Charles Bronson tells court: I would not have bitten prison governor's nose off, I'm a vegetarian
Charles Bronson has told a court he would not have bitten a prison governor’s nose off during an alleged attack because “I’m a vegetarian and all”.
The 65-year-old, who is defending himself in a trial, made the comment while cross-examining Mark Docherty, a governor at HMP Wakefield who he is accused of attempting to seriously harm.
Jurors previously heard how Bronson pinned the governor to the ground and told him: “I will bite you f****** nose off and I will gouge your eyes out.”
But responding to suggestions he would have bitten the governor’s nose off had he not been quickly restrained by prison officers, Bronson said on Tuesday: “I can assure you I have never bitten anyone’s nose off in my life. Plus, I’m a vegetarian and all.”
Demonstrating to jurors the speed at which he can throw blows by punching his own hands in the dock, Bronson said: “In three seconds, I could hit a man 10 times in the face.”
Addressing Mr Docherty, he said: “If I had used both hands, I would have hit you 20 times in the face. Do you accept that?”
When the governor denied this, Bronson told how, due to the speed at which the prison staff grabbed him, he was only on top of Mr Docherty for three seconds and did not throw a single punch.
He said: “But why did I not throw a punch? Because I wasn’t going to punch you. I wasn’t going to hurt you.”
Leeds Crown Court heard how Mr Docherty suffered swelling to the neck, scratches to the face and whiplash following the incident on January 25.
Admitting he was struggling not to laugh at the suggestion the governor suffered whiplash, Bronson said: “I don’t think that in a month of Sundays you had whiplash.
“I think you’re trying to pull the wool over people’s eyes. Is that true?”
The governor indicated this was not true.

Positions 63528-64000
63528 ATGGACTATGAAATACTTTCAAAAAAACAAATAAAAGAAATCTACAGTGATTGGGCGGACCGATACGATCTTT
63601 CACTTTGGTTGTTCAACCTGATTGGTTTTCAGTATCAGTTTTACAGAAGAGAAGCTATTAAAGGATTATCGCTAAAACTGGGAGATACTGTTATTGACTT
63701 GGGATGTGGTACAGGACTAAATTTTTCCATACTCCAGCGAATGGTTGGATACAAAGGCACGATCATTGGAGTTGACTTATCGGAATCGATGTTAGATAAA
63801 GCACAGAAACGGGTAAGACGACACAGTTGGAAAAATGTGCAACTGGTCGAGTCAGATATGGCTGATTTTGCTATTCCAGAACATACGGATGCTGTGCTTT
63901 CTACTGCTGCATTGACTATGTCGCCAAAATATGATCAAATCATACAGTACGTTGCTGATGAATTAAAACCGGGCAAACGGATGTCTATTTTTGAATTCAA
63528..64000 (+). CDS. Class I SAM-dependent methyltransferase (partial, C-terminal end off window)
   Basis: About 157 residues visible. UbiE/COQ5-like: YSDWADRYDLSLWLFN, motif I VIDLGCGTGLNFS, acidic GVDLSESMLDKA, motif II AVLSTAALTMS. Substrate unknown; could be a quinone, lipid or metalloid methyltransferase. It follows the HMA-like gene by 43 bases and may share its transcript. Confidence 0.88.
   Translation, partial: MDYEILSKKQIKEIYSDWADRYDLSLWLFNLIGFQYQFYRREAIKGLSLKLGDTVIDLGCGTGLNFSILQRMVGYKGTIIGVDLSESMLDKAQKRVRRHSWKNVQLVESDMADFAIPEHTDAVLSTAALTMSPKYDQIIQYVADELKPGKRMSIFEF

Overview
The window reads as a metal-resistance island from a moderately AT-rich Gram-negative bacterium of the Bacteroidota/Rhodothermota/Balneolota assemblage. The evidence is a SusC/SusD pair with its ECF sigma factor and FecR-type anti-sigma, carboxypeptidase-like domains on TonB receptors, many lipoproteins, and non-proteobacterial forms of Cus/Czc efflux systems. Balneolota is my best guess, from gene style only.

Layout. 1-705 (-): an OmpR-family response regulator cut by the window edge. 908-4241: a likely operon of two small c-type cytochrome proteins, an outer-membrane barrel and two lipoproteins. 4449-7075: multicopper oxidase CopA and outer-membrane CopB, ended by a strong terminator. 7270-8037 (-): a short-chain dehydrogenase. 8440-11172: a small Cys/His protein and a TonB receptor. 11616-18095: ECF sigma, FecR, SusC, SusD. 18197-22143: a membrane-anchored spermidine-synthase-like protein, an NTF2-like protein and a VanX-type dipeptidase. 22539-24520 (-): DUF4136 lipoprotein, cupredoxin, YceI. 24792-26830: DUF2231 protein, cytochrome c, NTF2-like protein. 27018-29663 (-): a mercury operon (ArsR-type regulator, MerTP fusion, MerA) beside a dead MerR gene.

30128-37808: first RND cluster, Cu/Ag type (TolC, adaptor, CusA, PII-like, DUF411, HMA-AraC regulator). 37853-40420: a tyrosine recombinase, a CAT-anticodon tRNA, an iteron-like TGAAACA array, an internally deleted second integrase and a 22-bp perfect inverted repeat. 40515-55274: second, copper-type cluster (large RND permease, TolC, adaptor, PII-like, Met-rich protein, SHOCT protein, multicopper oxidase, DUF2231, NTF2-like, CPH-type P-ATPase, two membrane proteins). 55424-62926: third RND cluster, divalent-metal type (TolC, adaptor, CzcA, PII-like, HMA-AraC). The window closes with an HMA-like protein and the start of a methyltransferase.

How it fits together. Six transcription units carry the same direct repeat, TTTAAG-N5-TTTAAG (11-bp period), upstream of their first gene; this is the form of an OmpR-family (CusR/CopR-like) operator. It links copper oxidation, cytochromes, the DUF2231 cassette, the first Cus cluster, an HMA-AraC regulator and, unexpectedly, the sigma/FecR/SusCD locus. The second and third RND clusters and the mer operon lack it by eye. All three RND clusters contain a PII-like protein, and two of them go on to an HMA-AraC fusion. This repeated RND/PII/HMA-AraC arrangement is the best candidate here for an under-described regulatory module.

Jurors were told how, prior to his wedding to the actress Paula Williamson at the prison in November last year, Bronson had been told he and his new wife would be given 22 wedding photographs, all taken by prison staff, and no guests would be allowed to take their own pictures.
But Mr Docherty said staff decided not to give the pictures to Ms Williamson after hearing that among the guests was a member of the “paparazzi” who had previously had their press licence taken away, and a prankster who entered the pitch at Stoke City Football Club with the words “Free Charles Bronson” written on the back of his prisoner-style outfit.
Bronson asked Mr Docherty: “How do you feel about humiliating my wife? How do you feel about the fact that my wife was the only bride in Britain on that day not to have a wedding photograph?
“How would you feel if that was your wife or husband? I don’t know what happens in your personal life, you may have a wife or a husband.”
Asking questions on whether the withholding of the pictures was a motivation behind the alleged attack, Bronson said: “Is it possible that all I was going to do was get you in a bear hug, a gentle one, and just whisper in your ear ‘where are my wife’s wedding photos?’.”
Bronson, a serving prisoner at HMP Frankland in County Durham, denies a charge of attempting to cause GBH with intent.
The trial, which is expected to conclude this week, continues.
Additional reporting by Press Association